When the words “inspired by the life of the late Harry Hallowes, a man who lived his life on a quiet corner of Hampstead Heath” came onto the screen at the end of the movie, I was not surprised.
Hampstead has a beautifully written and crafted script by Robert Festinger which pulls at your heartstrings one moment and has you laughing out loud the next. It has an air of authenticity, reality that keeps you watching until the end.
Diane Keaton as Emily and Brendan Gleeson as Donald (the Harry Hallowes-based character) are actors who excel at making a script look natural, unrehearsed. Director Joel Hopkins says they approach their roles differently: “Brendan’s very precise; he likes to work things out, really likes to know exactly what he is doing. He’s very engaged. Diane is looser and likes to see where the scenes go, so it’s been fun marrying those two styles together in the process. And so far, touch wood, it’s been successful.” This filmgoer thinks it is completely successful.
Donald is an unkempt, harmless man who just wants to live a simple life without interference from anyone, including the woman from the posh apartments across the road. He dropped off the grid years earlier and has no plans to return.
Emily Walters (Keaton) is more complicated. She has the distracted air of a woman whose husband died leaving his affairs in a mess, and not just financially. She cannot cope with the demands of accountants, the tax man, her son or her “friends” and her posh apartment needs serious repair work.
As a respite from the world, and to hopefully find something of value to sell, Emily climbs into the attic of her apartment building, takes out a pair of binoculars and studies Hampstead Heath, particularly the old building much coveted by developers, the families having picnics, couples kissing and kids playing with kites. When she sees a bunch of louts attacking Donald she calls the police.
Next day she decides to see if Donald is hurt and despite his blunt-but-polite efforts to make her go away, Emily finds someone, something, which gives her purpose again. Without a spoiler, let’s just say her friends are not amused at Emily’s new interests.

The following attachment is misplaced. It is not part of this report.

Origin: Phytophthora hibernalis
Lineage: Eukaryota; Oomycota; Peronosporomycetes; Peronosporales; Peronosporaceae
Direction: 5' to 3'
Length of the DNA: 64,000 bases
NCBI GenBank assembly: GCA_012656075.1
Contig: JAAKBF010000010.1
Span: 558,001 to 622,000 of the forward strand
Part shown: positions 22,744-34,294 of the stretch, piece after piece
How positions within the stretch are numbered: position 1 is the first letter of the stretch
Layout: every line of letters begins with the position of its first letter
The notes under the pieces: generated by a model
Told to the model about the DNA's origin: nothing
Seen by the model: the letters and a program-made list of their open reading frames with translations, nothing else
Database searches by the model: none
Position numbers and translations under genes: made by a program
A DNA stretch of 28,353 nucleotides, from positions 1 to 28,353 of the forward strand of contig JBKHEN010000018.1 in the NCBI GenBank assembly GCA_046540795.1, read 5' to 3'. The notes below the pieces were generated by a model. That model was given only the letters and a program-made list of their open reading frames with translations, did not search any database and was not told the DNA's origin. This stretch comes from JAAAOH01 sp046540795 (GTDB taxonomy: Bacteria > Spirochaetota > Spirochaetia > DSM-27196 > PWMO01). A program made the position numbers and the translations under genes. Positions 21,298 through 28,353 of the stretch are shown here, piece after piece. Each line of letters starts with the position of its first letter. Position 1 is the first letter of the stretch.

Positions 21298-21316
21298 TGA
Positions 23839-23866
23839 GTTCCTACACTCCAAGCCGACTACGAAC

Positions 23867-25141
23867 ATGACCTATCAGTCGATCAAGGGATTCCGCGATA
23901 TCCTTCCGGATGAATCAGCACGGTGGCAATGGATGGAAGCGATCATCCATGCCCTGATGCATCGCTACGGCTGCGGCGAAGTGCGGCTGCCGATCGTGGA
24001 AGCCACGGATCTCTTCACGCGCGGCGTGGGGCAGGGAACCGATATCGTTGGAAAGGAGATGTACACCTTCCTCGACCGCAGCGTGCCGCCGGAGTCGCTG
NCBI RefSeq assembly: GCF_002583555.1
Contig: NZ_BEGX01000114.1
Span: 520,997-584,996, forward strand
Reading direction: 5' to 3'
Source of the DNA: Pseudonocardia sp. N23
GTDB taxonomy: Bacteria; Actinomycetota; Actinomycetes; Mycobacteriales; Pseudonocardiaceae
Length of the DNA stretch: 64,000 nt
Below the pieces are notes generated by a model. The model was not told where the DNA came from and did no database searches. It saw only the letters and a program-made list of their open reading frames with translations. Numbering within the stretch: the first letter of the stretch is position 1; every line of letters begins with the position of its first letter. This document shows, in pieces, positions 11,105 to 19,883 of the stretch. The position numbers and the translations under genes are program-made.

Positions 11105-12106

When property developers attempt to evict Donald from his hut, Emily steps in to help with the escalating legal battle, cementing an unlikely – but incredibly touching – partnership.
There is an element of David versus Goliath in the unfolding story, but the script contains the perfect blend of comedy, drama and conflict to save it from becoming trite.
Whilst Keaton and Gleeson are the core of the acting talent, it would be remiss of me not to mention James Norton as Philip, Emily’s son; Jason Watkins as a rather sweet, but smarmy accountant James; Lesley Manville as Fiona, Emily’s “best friend” and the inimitable Simon Callow as The Judge. They all bring their own unique “something” to the film.
This is a story about a woman living a conventional life, who meets a man with an alternative lifestyle. The pair learn, however, that they’re not so different after all. This is no grande affaire, rather a gentle awakening, a truly mature story, which reminds us that loving and being in love has no best before date.
Highly recommended to anyone who enjoys a charming, life-affirming, mature movie.
Hampstead is in cinemas now. Click here to learn more.
Hampstead is proudly sponsored by Entertainment One. Opinions are the reviewer’s own.